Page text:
Buddhism in Malaysia

Though some scholars locate the Suvarnabhumi (Land of Gold), to which Ashokan missionaries were supposedly sent, somewhere on the Malay Peninsula or in Indonesia, this is probably not accurate. It is, however, quite certain that Buddhism reached these areas by the beginning centuries of the 1st millennium AD.

With the help of Indian missionaries such as the monk Gunavarman, Buddhism had gained a firm foothold on Java well before the 5th century AD. Buddhism was also introduced at about this time in Sumatra, and, by the 7th century, the king of Shrivijaya on the island of Sumatra was a Buddhist, whose kingdom included much of the Malay Peninsular.

When the Chinese traveler I-ching visited this kingdom in the 7th century, he noted that Hinayana was dominant in the area but that there were also a few Mahayanists. It was also in the 7th century that the great scholar Dharmapala from Nalanda visited Indonesia.

The Shailendra dynasty, which ruled over the Malay Peninsula and a large section of Indonesia from the 7th to the 9th century, promoted the Mahayana and Tantric forms of Buddhism. During this period major Buddhist monuments were erected in Java, among them the marvelous Borobudur, which is perhaps the most magnificent of all Buddhist stupas. From the 7th century onward, Vajrayana Buddhism spread rapidly throughout the area. King Kertanagara of Java (reigned 1268-92) was especially devoted to Tantric practice.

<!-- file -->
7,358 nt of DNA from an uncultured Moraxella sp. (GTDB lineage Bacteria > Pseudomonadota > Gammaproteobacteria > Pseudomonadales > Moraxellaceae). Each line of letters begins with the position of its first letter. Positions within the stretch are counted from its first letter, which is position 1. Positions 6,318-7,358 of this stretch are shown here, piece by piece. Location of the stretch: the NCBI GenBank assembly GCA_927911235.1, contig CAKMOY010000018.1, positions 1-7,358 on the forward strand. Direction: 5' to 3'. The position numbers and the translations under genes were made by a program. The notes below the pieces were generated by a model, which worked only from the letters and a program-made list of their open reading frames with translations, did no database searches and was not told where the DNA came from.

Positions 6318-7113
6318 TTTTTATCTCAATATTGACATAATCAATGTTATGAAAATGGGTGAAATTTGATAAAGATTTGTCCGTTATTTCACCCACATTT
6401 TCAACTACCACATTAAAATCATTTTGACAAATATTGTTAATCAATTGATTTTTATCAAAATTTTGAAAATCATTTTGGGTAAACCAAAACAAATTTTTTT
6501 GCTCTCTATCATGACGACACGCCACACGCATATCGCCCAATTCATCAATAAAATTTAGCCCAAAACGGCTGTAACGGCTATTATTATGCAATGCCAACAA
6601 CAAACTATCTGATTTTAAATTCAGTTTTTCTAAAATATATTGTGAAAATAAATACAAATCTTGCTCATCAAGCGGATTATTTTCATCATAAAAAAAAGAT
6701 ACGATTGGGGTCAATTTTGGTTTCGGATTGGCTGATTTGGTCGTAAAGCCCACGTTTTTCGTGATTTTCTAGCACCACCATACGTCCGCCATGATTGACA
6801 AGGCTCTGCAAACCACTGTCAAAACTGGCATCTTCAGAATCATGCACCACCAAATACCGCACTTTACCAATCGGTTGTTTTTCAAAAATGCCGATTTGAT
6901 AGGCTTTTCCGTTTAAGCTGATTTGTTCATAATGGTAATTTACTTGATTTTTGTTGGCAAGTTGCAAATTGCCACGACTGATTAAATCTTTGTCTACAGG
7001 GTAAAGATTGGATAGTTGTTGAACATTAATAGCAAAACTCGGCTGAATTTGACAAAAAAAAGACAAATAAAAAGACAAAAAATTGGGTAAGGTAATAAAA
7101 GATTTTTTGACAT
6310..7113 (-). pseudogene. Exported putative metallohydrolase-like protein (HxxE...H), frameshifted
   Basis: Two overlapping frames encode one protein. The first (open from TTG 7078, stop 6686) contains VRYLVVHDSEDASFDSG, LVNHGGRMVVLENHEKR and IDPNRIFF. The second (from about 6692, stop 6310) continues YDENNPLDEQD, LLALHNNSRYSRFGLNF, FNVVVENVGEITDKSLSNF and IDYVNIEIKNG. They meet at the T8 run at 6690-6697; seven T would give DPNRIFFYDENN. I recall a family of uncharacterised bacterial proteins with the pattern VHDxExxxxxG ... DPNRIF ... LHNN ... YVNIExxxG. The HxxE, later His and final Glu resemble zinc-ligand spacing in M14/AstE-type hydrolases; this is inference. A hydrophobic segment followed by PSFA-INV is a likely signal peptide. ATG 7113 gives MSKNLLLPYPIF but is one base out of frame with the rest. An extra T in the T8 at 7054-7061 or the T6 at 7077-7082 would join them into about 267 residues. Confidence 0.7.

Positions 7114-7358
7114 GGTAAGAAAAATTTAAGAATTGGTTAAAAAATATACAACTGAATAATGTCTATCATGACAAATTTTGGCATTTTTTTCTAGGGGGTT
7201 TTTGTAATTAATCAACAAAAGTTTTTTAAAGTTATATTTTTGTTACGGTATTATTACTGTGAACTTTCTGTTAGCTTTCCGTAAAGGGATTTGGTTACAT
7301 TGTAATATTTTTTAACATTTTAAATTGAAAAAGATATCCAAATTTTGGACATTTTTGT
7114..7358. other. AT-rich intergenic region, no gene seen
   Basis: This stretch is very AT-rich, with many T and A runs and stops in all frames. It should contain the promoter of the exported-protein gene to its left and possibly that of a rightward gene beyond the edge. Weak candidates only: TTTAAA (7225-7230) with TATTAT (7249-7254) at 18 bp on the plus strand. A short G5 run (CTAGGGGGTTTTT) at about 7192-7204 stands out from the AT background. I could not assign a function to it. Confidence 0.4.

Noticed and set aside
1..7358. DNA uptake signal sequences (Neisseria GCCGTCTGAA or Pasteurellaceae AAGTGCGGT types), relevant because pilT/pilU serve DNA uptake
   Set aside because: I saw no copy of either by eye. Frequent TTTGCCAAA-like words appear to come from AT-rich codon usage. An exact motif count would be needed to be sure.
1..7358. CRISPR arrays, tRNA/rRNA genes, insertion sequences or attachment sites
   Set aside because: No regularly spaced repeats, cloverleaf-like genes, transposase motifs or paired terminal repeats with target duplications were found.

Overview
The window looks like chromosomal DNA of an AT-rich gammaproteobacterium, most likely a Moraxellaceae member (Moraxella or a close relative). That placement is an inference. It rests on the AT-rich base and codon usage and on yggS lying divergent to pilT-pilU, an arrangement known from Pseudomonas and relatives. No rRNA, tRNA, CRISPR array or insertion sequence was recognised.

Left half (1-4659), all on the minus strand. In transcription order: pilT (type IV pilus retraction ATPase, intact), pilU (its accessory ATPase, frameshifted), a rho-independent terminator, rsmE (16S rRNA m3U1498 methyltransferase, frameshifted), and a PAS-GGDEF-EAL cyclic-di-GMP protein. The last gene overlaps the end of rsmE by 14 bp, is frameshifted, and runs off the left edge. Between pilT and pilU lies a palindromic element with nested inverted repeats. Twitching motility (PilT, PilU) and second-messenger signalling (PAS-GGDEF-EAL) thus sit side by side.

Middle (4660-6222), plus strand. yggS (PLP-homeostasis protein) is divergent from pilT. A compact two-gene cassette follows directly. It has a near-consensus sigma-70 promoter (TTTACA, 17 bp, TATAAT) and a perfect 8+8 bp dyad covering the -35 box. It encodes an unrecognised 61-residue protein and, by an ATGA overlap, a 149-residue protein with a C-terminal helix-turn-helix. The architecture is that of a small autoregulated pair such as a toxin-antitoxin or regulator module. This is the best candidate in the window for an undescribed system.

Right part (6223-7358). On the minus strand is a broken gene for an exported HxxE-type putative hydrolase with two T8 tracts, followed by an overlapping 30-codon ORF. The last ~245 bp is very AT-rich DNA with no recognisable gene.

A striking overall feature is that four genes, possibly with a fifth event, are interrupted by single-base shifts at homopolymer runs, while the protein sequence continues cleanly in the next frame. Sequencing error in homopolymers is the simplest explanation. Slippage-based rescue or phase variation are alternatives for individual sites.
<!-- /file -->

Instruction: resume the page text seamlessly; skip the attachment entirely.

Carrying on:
In the Malay Peninsula, as in India, Buddhism gradually lost its hold during the first half of the 2nd millennium AD. In many areas Buddhism was assimilated to Hinduism, forming a Hindu-oriented amalgam that in some places (for example in Bali) has persisted to the present. In most of Malaysia (and Indonesia), however, both Hinduism and Buddhism were replaced by Islam, which remains the dominant religion in the area.

Today, about 19% of the Malaysian population claim themselves to be Buddhists. A large denomination of the local Buddhists are however, of Chinese descent, followed by the Sinhalese, Thais and Burmese. There is not one tradition which can be said to be dominant, although the Mahayana school claims to have the largest following. This is followed by the Theravada and Vajrayana. Buddhists tend to be located in the main urban centres, with the main concentration largely in Kuala Lumpur, Penang, Malacca and Johor Bahru. In the states of the northern regions bordering Thailand, Siamese influenced Wats dot the landscape.

An unique feature about Buddhism in Malaysia is that the various schools tend to be aligned to a spoken language. Mahayana adherents tend to be chinese speaking, while those in the Theravada and Vajrayana tradition are mainly English educated.

Another interesting endemic development is that much of the Buddhist activities are organized and carried out by lay people. As there are only about 1,000 officially recognised monks and nuns in the whole country, the lay followers - many of whom are from the younger generation - have taken the initiative to administer programs such as sutra studies, Dharma talks, Sunday schools for children, fellowship networking units, youth clubs and other socially engaged actitivities such as non-profit businesses, web based initiatives, social welfare homes and humanitarian charities.

The "democratization" of Buddhist propagation is an interesting phenomena which even youth organization from established Buddhist countries like Thailand and Sri Lanka are trying to emulate. Since Buddhism in Malaysia is multi-faceted, a Malaysian Buddhist Council was formed to represent the various sects in the country to extend the work of the development of the Buddha Dharma, especially in giving contemporary relevance to the practise of the religion, as well as to promote solidarity among Buddhists in general.


  • Encyclopedia Britannica 1991-1994
  • Wikipedia

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